History of the Indian banking system

By Priya Chetty on September 14, 2011
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The Indian banking system at the time of independence was fairly well developed. While the Reserve Bank of India was established in 1935, the nationalization of commercial bank took place much later in 1955. The Imperial Bank was rechristened as the State bank of India (SBI). A substantial amount of shares were then held by the RBI itself. By 1959, several erstwhile banks held by princely states were recognized as branches of SBI, as a part of their reorganization. Thus this period was also the start of public ownership of commercial banks.

Reorganization of the Indian banks

The second reorganization in the Indian banking system took place in 1966. It was found that the private banks in the country did not provide many with the required credit disbursal support, especially in the unorganized sector. Discrimination was the basis of the Indian banking industry. The organised sector, which consisted of well-established industries were deployed credit with the help of the deposits collected. Whereas the unorganized sector consisting of farmers, small scale industries, transporters, self-employed and professionals had to largely depend on private moneylenders who exploited them with extremely high interest rates. A step towards correction was made in February 1966. With the establishment of social controls which were required to regularly evaluate the demand for bank credit from the organised sector. It was to prioritize the sanction of loans, ensuring optimum utilization of resources. However, this scheme was a disappointment.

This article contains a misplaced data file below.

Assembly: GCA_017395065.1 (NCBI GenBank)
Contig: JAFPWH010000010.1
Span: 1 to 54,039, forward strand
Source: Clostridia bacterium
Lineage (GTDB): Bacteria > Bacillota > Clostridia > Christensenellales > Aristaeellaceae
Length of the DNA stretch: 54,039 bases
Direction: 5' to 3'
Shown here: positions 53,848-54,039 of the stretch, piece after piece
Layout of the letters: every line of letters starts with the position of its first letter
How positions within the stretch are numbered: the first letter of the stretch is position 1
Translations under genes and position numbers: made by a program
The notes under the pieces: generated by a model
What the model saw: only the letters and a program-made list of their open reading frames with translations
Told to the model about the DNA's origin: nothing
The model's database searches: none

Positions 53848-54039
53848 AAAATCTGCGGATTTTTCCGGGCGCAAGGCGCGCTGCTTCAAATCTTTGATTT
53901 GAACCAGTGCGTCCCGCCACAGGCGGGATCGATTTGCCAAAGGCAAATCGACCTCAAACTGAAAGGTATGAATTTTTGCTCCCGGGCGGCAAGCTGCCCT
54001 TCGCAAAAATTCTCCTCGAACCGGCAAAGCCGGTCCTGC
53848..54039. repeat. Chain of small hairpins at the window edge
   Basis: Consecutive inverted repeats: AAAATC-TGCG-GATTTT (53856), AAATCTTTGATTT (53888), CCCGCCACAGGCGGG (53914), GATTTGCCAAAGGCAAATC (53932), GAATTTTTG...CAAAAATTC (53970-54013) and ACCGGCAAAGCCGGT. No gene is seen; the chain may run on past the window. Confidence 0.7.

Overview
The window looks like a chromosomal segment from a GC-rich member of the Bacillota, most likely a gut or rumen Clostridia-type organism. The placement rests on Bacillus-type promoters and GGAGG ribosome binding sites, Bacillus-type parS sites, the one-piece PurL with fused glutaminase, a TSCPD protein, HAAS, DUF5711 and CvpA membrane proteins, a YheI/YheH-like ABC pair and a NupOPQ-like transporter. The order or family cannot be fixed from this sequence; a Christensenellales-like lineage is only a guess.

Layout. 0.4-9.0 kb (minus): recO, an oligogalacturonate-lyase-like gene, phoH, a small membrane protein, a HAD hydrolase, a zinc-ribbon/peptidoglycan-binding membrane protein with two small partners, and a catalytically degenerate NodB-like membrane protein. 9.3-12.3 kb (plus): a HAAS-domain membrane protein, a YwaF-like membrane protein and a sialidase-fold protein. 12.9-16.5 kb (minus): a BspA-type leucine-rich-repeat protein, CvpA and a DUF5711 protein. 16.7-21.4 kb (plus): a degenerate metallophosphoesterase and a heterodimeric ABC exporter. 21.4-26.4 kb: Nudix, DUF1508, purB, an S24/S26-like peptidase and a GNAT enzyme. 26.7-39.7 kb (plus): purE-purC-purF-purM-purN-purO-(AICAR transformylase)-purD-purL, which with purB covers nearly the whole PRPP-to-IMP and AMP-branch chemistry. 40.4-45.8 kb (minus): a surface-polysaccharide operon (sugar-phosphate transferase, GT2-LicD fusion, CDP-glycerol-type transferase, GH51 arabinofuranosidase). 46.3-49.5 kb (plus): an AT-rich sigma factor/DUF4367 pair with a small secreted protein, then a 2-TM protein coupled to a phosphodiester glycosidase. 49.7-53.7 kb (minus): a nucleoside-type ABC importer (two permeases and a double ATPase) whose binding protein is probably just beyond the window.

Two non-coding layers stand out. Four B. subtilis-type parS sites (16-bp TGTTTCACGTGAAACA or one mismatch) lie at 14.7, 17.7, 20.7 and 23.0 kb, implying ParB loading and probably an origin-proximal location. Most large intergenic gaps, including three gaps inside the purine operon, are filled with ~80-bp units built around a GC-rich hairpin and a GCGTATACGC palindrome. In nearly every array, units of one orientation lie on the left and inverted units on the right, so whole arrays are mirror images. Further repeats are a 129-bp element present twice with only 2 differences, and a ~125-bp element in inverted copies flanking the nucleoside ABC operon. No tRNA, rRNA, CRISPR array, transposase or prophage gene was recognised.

Banks for small scale industries and agriculture